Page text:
The Sisters Brothers (2018)
Directed by Jacques Audiard
About halfway through director Jacques Audiard’s (“Rust and Bone”) comedy-western “The Sisters Brothers,” I was beginning to get a sour taste in my mouth. It’s not that the movie was bad, necessarily. But with a promising ensemble of John C. Reilly, Joaquin Phoenix, Jake Gyllenhaal, and Riz Ahmed, “not bad” is worse than I anticipated. But then, like those demon candies in the Sour Patch Kids commercials, “The Sisters Brothers” went from sour to sweet, and the final thirty or more minutes gave the film a satisfying sense of closure. I couldn’t forget how disappointing the movie was…but, in some small way, I could forgive it.
The infamous Sisters brothers (Reilly and Phoenix) have gained a reputation around Oregon as fearless and efficient assassins for hire. But when the next guy they’re asked to kill, a gold-prospecting scientist named Hermann Kermit Warm (Ahmed), proves to be harder to find and less dangerous than expected, the brothers are faced with the reality that their chosen profession was never really a choice, and maybe it really isn’t how they want to spend their remaining years in the wild West.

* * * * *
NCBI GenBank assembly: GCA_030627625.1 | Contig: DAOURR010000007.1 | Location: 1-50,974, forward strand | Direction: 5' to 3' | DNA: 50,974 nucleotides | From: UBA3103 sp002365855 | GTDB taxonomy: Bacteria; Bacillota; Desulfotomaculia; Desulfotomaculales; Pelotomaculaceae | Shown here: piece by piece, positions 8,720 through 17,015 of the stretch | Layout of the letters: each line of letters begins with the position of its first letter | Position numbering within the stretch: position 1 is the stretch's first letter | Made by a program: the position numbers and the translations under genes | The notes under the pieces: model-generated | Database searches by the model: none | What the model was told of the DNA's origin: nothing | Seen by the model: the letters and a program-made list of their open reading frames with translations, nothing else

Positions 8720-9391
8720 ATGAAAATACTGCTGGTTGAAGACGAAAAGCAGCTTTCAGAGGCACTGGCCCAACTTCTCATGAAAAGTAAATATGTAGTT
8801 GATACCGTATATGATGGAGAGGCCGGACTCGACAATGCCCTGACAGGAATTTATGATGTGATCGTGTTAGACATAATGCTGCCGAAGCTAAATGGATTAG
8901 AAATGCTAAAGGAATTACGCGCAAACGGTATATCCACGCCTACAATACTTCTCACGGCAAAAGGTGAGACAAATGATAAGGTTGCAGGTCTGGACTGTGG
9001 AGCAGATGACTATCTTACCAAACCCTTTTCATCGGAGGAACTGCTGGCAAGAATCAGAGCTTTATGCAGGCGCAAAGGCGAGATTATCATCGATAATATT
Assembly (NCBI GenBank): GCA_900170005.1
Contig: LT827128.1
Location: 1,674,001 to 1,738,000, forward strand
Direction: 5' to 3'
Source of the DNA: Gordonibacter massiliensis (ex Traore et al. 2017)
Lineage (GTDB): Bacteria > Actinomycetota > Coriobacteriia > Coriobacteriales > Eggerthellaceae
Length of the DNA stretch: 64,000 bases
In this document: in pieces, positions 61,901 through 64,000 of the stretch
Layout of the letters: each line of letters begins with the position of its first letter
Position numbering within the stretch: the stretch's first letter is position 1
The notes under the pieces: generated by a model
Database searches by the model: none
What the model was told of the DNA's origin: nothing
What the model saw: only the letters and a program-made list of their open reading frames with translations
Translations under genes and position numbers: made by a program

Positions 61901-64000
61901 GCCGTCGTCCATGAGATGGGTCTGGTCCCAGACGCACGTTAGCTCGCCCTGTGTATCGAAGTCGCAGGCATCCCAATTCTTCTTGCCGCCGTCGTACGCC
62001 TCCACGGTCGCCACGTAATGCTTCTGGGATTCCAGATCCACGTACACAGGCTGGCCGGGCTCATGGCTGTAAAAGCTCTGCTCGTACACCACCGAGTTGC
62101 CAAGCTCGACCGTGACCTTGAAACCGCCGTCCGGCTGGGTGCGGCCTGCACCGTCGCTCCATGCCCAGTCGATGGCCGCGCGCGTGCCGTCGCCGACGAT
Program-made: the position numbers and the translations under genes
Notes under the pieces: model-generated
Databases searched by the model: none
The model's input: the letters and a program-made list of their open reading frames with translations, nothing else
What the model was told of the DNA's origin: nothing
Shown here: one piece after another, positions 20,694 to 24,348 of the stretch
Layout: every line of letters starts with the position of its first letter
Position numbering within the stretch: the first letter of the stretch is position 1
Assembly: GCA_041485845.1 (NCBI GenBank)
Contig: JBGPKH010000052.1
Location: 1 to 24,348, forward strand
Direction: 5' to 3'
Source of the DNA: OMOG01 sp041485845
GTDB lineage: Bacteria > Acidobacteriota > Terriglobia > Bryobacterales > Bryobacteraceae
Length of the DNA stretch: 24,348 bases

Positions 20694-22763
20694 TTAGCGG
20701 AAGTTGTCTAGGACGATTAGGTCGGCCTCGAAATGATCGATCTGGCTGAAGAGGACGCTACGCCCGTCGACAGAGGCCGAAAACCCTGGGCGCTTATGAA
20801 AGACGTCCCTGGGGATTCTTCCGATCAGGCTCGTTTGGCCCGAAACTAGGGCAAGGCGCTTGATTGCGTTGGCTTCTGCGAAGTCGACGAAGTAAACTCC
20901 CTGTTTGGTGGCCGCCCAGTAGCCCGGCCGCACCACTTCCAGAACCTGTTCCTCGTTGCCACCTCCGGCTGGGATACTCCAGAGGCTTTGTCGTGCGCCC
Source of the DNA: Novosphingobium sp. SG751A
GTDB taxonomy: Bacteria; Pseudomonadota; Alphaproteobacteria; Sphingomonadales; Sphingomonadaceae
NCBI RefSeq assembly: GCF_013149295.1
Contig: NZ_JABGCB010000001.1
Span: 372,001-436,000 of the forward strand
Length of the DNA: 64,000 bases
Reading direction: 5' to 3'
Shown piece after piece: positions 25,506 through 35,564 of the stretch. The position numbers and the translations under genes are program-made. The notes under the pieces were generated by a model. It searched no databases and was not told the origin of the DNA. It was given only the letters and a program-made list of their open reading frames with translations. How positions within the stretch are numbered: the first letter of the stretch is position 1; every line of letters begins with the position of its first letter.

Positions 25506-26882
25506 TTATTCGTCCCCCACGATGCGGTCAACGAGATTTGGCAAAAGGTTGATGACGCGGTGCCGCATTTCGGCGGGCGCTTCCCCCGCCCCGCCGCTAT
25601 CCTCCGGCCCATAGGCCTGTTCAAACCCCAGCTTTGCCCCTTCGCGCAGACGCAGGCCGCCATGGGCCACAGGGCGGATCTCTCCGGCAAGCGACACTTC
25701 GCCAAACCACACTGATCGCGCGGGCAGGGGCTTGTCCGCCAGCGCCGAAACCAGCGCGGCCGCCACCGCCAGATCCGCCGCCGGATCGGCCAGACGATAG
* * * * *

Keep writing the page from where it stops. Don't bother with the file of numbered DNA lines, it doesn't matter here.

“The Sisters Brothers” is not as funny as its tongue-in-cheek title suggests, but it’s also not quite as exciting as it should be to make up for its lack of humor. A few fun gun fights liven it up, but “The Sisters Brothers” has a few too many spells of slow, uninspired, backstory-focused dialogue to wade through. And, yes, in the final few minutes that character investment pays off. But for so much of the movie, it feels like time wasted (especially when the movie could’ve afforded to shave off a few minutes already).
Looking at the impressive cast, one could be forgiven for predicting that “The Sisters Brothers” would be remembered for the way it united four accomplished actors to do something great. In reality, the acting is nothing to write home about. Like the rest of the movie, it’s not bad. But how sad is it that a small cast sharing 5 Oscar nominations (only the relative newcomer Ahmed doesn’t have one yet) can only be described as “not bad”?
But then, like I said, the ending wraps it up nicely. It helps you leave the theater feeling alright about spending your hard-earned money and two hours of your life there. But imagine if it had given that same sense of satisfaction throughout the whole movie!